Problems with cyber security in NHS organisations were highlighted past year by Dame Fiona Caldicott, the national data guardian, who warned that issues were given insufficient priority and that health bodies persisted in using obsolete computer systems, The Times said.
In a snap election campaign which May has dominated so far, the debate over the cyber attack on the NHS forced her onto the defensive though it was not immediately clear what impact, if any, there would be on her popularity. Beware, for WannaCry has just begun and already, the virus - a malware or more precisely a ransomware - has taken down as many as 200,000 computers in more than 150 countries around the world.
The NHS was one of many major global organisations affected, with 47 trusts hit.
The attack plunged dozens of hospitals and doctors surgeries in England and Wales into chaos, with operations cancelled, ambulances diverted and patients moved.
It comes amid warnings the crisis could spread to other sectors.
It said in a statement: "NHS Digital issued a targeted update on a secure portal accessible to NHS staff on April 25, and then via a bulletin to more than 10,000 security and IT professionals on April 27 to alert them to this specific issue".
Their letter last July proposed a 13-point plan to ensure cyber security was improved after a review by Caldicott which found "significant use of software within the sector that is no longer supported by the manufacturer ... leaving systems exposed to common types of cyberattack".
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They also accuse Beijing of maintaining protectionist policies that favor Chinese business and geopolitical interests. The event is being attended by leaders from at least 29 countries, including Pakistan .
The report said the continued use of "outdated systems" was "one of the most pressing issues facing IT infrastructure" in the NHS.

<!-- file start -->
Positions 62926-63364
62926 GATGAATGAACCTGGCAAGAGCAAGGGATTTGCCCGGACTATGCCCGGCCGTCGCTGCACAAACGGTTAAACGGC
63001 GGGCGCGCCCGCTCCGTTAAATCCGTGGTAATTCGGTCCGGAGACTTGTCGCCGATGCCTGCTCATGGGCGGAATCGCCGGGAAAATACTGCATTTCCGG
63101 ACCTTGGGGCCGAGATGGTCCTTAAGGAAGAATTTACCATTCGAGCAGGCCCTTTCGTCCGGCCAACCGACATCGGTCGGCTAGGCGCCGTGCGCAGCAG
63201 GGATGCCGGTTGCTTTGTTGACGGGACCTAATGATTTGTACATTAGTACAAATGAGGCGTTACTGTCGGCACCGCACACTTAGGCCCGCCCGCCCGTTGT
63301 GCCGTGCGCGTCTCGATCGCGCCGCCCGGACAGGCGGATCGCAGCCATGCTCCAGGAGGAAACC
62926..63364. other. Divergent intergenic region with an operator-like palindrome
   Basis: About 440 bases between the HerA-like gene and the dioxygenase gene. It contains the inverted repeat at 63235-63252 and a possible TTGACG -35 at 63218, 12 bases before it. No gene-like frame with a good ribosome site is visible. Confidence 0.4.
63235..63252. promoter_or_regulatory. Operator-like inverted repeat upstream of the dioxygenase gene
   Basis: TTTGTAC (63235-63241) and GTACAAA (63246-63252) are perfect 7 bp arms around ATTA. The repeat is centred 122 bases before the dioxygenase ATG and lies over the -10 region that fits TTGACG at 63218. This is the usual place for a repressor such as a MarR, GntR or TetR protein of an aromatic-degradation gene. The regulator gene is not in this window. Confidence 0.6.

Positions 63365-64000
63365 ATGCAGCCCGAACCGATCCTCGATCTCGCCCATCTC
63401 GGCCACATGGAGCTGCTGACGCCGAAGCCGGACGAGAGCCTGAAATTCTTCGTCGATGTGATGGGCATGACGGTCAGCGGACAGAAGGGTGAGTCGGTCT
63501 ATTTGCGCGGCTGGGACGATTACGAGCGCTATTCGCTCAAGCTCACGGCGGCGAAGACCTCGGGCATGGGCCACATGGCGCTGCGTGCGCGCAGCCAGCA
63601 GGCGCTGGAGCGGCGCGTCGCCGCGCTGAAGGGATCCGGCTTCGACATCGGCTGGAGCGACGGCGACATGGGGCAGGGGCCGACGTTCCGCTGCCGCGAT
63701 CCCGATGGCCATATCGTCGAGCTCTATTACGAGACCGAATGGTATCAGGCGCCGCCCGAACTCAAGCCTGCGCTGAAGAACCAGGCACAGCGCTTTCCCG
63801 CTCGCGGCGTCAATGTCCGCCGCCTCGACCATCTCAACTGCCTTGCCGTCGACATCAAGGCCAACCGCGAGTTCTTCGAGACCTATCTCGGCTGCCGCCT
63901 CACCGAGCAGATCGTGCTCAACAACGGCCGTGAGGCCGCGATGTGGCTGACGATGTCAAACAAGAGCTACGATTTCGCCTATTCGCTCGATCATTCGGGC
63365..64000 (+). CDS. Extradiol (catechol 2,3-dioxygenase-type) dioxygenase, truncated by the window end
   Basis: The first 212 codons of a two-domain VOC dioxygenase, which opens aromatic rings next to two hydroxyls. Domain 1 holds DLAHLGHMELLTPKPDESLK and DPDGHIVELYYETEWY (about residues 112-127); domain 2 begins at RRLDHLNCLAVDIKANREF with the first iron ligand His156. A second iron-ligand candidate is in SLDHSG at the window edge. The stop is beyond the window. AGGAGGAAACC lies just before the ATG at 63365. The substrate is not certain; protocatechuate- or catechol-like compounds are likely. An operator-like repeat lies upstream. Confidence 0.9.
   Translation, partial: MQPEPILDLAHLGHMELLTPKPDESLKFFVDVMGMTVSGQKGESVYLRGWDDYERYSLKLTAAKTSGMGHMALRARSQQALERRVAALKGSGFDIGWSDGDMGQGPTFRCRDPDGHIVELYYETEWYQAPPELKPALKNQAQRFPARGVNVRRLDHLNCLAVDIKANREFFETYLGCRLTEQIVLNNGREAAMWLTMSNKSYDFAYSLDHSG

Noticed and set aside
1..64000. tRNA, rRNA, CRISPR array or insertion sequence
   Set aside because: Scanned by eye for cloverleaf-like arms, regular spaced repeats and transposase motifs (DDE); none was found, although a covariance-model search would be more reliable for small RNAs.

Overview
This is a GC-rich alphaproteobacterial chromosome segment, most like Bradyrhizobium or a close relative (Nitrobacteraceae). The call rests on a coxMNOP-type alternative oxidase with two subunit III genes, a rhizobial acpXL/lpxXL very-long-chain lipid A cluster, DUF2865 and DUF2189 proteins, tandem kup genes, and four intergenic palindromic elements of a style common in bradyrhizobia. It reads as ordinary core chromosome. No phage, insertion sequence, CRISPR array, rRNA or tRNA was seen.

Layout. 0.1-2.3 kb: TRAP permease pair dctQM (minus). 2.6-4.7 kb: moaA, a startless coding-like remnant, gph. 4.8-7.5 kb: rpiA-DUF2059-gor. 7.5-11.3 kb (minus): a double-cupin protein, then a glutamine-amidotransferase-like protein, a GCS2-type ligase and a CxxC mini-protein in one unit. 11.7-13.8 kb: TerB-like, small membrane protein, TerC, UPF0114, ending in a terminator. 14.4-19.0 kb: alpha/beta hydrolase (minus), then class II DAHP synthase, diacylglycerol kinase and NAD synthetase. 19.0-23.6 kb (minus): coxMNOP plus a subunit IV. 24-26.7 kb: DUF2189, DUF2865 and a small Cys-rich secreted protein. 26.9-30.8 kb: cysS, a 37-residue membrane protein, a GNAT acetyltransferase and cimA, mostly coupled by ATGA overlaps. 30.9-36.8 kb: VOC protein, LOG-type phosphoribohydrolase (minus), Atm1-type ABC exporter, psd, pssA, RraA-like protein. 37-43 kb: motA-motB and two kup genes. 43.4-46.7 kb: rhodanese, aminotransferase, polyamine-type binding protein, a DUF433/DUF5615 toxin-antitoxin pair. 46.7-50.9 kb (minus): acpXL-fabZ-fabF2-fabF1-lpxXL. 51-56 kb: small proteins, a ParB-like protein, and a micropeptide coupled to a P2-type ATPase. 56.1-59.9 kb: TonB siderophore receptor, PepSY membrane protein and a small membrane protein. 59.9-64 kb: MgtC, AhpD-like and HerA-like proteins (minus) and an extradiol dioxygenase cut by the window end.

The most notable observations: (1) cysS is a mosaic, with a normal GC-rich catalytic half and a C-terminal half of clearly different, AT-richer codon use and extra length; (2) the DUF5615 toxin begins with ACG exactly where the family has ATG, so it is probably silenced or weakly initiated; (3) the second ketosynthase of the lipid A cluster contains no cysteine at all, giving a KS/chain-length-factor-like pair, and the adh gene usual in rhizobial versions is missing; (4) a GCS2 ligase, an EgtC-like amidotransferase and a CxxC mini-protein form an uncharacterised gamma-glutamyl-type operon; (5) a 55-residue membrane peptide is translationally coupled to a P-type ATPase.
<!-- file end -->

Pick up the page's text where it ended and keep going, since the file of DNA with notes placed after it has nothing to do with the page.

Liberal Democrats are calling for an inquiry into the failure.
"It seems like Jeremy Hunt is hiding", Lib Dem leader Tim Farron said. "I will get in touch with him and ask him where he is".
"There's this massive cybersecurity crisis that's been unfolding".
The US government should have treated the stealing of the NSA tool - WannaCry that was apparently modified for Friday's cyber-attack by anonymous hackers - and applied the same rules and remedial measures to it as it would do in case someone stole the Tomahawk missiles from its military.
Europol, the pan-EU crime-fighting agency, says the threat is escalating and predicted the number of ransomware victims is likely to grow across the public and private sectors.
The hackers remain undetected but are believed to have so far gathered $42,000 in ransom payments from about 110 victims. Users are also threatened with having all their files permanently deleted if the ransom isn't paid in a week. The Cert-In advisory is accompanied by steps that can be taken to prevent infection, and the Microsoft Security Bulletin MS17-010 contains additional details on which systems are affected and how to fix the security holes. A spokesman for May said the annual information technology budget in the NHS was 4.2 billion pounds and that an extra 50 million pounds had been allocated for updating cyber security. The company responded to the attacks with a strongly worded blog post, criticizing governments for "stockpiling" information about cybersecurity vulnerabilities, and likeningthe WannaCry attack to the United States military "having some of its Tomahawk missiles stolen".
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